Longshot College Futures



Futures bets are almost always great money makers for sportsbooks. They don't offer true odds. People tend to bet longshots hoping to win a 'lottery' type miracle. Those lottery bets are so spread amongst various teams that they rarely punish a sportsbook even if they hit.

The only way a sportsbook takes a hit is if one big player steps up with a longshot that comes home. That can be painful, but it doesn't happen often. The pain in these props is usually inflicted on bettors, who take the worst of it except in very rare circumstances.

Many football fans are thinking about football futures right now. The NFL Preseason is still a few weeks away, and the college season is a month and a half away. Baseball doesn't catch the fancy of many of them (you probably heard about the very low TV ratings for the All-Star game this past Tuesday night, meaning baseball isn't catching the fancy of a lot of people!). Legal sports bettors want to bet some football, so they're looking at various odds to win conferences, championships etc...

Very soon regular season win totals for both the NFL and colleges will be out and available. When that happens I'll post them for you here in my web articles and talk about some of the possibilities. Today, and over the next few days, I want to talk about odds to win the BCS conferences. You're thinking about making some bets. I'm hear to guide you!

The first thing to remember is that it's typically the favorites, or the most highly regarded teams that win their leagues. It's very uncommon for somebody to come from out of nowhere to win a major conference. That's particularly true for those with a conference championship game because it's tough to get lucky in your own division, then ALSO win a huge game against a top notch competitor. Let's say lightning struck and somebody like Vandy won the SEC East. They still have to beat Alabama or an SEC West power in a big neutral site game to win a Futures bet for the conference title. Not likely.

Let's do a quick review of last year in the six BCS leagues:

*Georgia Tech won the ACC. They weren't preseason favorites (Virginia Tech was), but they were on the short list. The preseason polls had Georgia Tech as the second best team in the league.

*Cincinnati won the BIG EAST. They and Pittsburgh were basically co-favorites at the start of the season. Ultimately they played a wild game on the last weekend of the regular season to determine the league winner.

*Ohio State won the BIG TEN, as they were expected to.

*Texas won the BIG 12. They were co-favorites along with Oklahoma.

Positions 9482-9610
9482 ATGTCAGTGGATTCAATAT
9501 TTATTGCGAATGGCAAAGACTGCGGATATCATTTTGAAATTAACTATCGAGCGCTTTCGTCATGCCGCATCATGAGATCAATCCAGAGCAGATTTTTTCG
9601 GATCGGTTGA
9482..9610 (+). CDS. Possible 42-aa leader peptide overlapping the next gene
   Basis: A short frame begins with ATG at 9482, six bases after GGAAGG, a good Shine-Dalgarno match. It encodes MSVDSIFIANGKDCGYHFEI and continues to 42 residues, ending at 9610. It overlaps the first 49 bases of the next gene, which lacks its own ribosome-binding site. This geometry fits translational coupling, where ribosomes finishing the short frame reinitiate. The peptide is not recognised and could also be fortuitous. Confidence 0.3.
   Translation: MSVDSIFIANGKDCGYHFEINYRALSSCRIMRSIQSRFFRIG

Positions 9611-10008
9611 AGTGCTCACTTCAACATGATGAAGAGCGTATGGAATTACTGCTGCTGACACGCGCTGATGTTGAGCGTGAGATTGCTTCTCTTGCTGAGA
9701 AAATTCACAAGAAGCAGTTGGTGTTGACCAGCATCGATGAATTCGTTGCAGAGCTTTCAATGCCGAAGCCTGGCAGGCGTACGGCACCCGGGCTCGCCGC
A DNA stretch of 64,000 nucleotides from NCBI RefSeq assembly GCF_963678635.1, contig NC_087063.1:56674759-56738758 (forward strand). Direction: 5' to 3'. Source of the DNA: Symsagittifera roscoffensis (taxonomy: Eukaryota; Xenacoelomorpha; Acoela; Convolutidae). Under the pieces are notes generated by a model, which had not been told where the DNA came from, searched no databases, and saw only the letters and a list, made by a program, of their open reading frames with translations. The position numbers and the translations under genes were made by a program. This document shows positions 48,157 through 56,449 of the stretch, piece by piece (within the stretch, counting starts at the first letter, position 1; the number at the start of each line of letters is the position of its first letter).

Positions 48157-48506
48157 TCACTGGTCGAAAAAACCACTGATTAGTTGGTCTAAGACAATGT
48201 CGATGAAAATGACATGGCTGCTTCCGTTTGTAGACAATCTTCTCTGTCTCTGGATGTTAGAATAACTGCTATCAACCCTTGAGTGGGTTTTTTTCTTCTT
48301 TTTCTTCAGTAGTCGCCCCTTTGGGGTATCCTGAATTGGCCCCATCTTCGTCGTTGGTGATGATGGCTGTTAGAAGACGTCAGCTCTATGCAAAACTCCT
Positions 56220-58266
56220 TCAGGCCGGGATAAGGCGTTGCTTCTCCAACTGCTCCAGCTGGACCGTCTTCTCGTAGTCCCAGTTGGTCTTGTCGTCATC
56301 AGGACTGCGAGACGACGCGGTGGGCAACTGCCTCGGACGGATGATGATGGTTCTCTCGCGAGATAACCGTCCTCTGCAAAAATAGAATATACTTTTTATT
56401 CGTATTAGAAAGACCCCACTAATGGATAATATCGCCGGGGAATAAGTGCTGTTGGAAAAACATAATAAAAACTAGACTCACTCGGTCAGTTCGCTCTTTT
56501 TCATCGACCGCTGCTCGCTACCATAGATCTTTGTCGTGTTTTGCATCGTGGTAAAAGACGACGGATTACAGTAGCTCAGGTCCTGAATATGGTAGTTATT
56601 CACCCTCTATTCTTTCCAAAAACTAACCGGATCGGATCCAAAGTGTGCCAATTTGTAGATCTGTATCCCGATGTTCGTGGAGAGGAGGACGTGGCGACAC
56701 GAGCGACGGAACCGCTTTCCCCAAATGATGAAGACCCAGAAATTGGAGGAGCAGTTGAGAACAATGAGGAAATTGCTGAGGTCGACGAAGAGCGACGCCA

*Oregon won the PAC 10. This is the closest thing to a major shocker because everyone assumed it would be Southern Cal. Oregon was the third favorite though, just behind California. This was a highly regarded team, rather than somebody picked to finish 6th or 7th.

*Alabama won the SEC. They had to upset Florida to do it. But, Alabama was #5 in the preseason polls and didn't lose a game all year. This wasn't a longshot pulling off a miracle.

So, even though the consensus favorite failed to win the ACC, the Pac 10, and the SEC, the eventual winners still weren't offering very much value. You didn't get a huge return if you took a shot. And, many bettors didn't want to bet against USC or Florida winning their leagues anyway given all the preseason hype.

I'll start with the ACC today, then look at the other BCS leagues in upcoming reports. Here are the odds I've seen to win the ACC this year (meaning you have to win the conference championship game at the end of the year to be crowned the official champion).

FAVORITES (+300 to +500 range)
Virginia Tech
Florida State
Miami of Florida
North Carolina

POSSIBILITIES (+800 to +1200)
Boston College
Georgia Tech

NOT SERIOUS THREATS (+3000 or higher)
Wake Forest
NC State

Oddsmakers have a knack for putting up numbers that encourage you to bet. You start talking yourself into things. 'I can see Miami of Florida continuing their improvement.' 'Georgia Tech won last year, they can do it again.' 'Hey, Clemson deserves more respect than that.'

Everyone talks themselves into a bet, and almost all of them will be wrong! That's how the house makes its money.

I'm not going to make preseason picks in these articles. Generally you should AVOID making Futures bets except in very rare circumstances. I plan on using these run-throughs to help outline expectations for the season...and to get you thinking about college football in a way that should be productive for when the season finally arrives.


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